Pressure is building in Germany, which faces elections Sunday, and elsewhere to withdraw troops. Leaders such as Angela Merkel must explain the grave risk of a cut-and-run strategy.
Germans hold national elections Sunday, and many voters must feel they're in a bind. Most of the public wants to reduce or pull the country's 4,200 soldiers from Afghanistan. But leaders of the main parties counter that Germany should hang in there.
Only one party – a smaller one of former communists and far-left sympathizers – demands immediate withdrawal.
This political disconnect makes for a tricky situation, not just in Germany – which has a historic aversion toward troop deployments – but also for NATO, which must preserve unity among its member nations fighting the Taliban.
Wars can't be maintained without public support at home. That's seriously eroding in the US and sorely lacking among key NATO allies. Sixty percent of Britons want to reduce troops or withdraw them, according to the Transatlantic Trends survey by the German Marshall Fund; 51 percent of French agree. Italians, too, are dismayed by last week's suicide-bomb killing of six Italian troops in Kabul.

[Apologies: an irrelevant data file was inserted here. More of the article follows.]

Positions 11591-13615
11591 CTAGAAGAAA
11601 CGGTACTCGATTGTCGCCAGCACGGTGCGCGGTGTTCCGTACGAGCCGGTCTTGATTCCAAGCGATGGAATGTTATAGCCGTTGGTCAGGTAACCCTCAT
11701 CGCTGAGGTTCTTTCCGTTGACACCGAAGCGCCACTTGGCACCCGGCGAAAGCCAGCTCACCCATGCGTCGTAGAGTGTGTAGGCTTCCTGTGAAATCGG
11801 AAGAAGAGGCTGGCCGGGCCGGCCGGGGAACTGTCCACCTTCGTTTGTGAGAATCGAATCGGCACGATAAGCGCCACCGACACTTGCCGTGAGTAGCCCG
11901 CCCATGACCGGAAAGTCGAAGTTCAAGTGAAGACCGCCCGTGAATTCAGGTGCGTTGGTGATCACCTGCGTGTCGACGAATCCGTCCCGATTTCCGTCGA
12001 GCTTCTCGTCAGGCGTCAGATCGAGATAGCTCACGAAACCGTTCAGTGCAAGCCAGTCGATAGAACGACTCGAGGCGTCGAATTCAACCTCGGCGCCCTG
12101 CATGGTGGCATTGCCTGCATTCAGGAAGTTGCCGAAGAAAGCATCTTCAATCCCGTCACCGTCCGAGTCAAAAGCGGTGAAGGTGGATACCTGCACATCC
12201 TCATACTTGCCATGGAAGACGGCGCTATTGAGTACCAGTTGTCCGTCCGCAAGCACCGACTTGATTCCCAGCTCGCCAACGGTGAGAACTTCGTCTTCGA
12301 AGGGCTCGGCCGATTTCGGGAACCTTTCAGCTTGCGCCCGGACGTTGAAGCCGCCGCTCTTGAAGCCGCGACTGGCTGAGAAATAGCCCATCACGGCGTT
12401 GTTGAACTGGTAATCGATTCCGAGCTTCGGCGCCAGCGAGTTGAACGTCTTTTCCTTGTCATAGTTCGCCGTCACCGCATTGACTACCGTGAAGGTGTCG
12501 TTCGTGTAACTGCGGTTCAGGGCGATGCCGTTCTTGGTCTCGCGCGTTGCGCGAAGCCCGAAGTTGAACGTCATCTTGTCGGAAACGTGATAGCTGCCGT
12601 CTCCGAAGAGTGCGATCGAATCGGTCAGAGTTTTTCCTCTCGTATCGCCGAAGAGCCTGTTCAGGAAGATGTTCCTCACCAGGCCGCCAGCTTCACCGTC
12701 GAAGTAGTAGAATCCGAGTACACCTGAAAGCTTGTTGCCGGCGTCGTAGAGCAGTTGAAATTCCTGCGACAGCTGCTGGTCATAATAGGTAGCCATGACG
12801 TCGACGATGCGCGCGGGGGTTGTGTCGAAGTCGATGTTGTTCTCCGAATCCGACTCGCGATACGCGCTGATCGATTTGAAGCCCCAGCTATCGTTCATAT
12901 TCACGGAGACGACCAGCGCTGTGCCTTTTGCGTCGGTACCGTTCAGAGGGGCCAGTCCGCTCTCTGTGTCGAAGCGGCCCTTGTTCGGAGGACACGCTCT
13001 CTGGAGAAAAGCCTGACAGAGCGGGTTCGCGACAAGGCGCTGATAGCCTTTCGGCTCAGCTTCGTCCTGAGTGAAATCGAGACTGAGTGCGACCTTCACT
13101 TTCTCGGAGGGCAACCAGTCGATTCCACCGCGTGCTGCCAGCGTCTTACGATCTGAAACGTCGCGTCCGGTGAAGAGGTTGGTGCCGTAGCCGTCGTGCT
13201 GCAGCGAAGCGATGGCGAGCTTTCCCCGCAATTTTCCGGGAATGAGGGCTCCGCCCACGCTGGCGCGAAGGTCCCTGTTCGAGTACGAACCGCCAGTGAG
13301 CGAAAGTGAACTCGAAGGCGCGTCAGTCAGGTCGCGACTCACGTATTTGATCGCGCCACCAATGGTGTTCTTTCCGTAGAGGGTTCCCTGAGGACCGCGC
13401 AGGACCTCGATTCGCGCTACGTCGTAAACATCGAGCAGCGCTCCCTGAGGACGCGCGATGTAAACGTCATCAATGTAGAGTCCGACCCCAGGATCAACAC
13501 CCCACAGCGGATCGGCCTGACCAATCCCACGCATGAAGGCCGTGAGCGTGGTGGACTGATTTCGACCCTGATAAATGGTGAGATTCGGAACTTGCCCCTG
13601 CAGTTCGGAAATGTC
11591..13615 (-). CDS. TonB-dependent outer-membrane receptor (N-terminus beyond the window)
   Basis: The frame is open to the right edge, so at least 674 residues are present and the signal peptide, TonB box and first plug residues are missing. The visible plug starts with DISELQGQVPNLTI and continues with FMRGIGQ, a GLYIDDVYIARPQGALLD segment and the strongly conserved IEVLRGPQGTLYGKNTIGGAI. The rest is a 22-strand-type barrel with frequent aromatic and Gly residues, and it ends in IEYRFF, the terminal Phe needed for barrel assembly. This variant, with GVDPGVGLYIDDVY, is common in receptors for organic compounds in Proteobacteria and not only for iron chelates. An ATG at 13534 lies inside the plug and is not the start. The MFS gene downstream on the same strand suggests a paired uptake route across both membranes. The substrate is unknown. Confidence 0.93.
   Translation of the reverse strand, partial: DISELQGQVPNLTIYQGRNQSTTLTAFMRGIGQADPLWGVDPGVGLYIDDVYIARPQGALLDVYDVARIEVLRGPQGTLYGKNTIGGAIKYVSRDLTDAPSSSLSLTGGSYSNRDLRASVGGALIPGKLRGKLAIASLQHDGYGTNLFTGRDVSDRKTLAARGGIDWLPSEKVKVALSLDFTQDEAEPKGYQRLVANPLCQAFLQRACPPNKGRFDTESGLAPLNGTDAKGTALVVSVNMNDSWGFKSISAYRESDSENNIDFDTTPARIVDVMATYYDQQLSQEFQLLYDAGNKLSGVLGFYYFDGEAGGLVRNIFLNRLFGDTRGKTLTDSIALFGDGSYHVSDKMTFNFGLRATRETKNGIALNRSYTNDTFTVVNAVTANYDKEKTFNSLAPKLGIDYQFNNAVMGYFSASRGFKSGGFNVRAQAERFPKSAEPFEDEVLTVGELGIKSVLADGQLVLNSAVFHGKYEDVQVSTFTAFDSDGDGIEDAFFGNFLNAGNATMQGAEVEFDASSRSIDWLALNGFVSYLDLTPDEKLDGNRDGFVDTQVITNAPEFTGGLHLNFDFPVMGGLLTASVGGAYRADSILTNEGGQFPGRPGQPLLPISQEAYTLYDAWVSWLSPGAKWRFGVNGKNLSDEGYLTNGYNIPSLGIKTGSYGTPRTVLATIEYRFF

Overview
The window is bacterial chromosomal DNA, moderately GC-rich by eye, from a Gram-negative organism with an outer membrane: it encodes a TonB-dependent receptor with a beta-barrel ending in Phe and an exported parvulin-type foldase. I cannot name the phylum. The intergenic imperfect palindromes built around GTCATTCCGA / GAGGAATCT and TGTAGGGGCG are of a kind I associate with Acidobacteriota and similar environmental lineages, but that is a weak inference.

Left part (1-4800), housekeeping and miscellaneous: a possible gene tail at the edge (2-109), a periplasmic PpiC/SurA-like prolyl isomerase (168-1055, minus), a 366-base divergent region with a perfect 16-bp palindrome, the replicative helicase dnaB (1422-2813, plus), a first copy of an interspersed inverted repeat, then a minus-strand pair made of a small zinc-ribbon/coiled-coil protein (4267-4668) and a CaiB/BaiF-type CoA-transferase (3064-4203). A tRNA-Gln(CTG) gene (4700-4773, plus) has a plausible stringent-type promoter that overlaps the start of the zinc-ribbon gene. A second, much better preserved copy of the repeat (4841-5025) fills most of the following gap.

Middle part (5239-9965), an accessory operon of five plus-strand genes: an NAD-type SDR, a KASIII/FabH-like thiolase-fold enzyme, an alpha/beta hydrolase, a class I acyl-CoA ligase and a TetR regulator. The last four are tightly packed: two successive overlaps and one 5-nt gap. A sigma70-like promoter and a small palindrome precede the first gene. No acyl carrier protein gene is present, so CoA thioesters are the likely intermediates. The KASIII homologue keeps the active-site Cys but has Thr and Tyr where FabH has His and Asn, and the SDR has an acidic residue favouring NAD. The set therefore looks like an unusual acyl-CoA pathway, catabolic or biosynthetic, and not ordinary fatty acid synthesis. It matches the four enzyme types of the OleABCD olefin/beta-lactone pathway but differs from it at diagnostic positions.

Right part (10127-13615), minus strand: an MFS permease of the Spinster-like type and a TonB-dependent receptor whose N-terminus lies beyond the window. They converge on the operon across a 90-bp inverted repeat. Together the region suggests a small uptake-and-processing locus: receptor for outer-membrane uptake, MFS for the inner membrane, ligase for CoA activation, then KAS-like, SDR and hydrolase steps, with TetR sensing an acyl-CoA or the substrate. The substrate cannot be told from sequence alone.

This explains why Germany, France, and Britain propose a UN-Afghan conference to set new timelines and benchmarks for handing more responsibility to Afghans. The meeting is a way for political leaders to show they hear their citizens, while buying time for the war to succeed.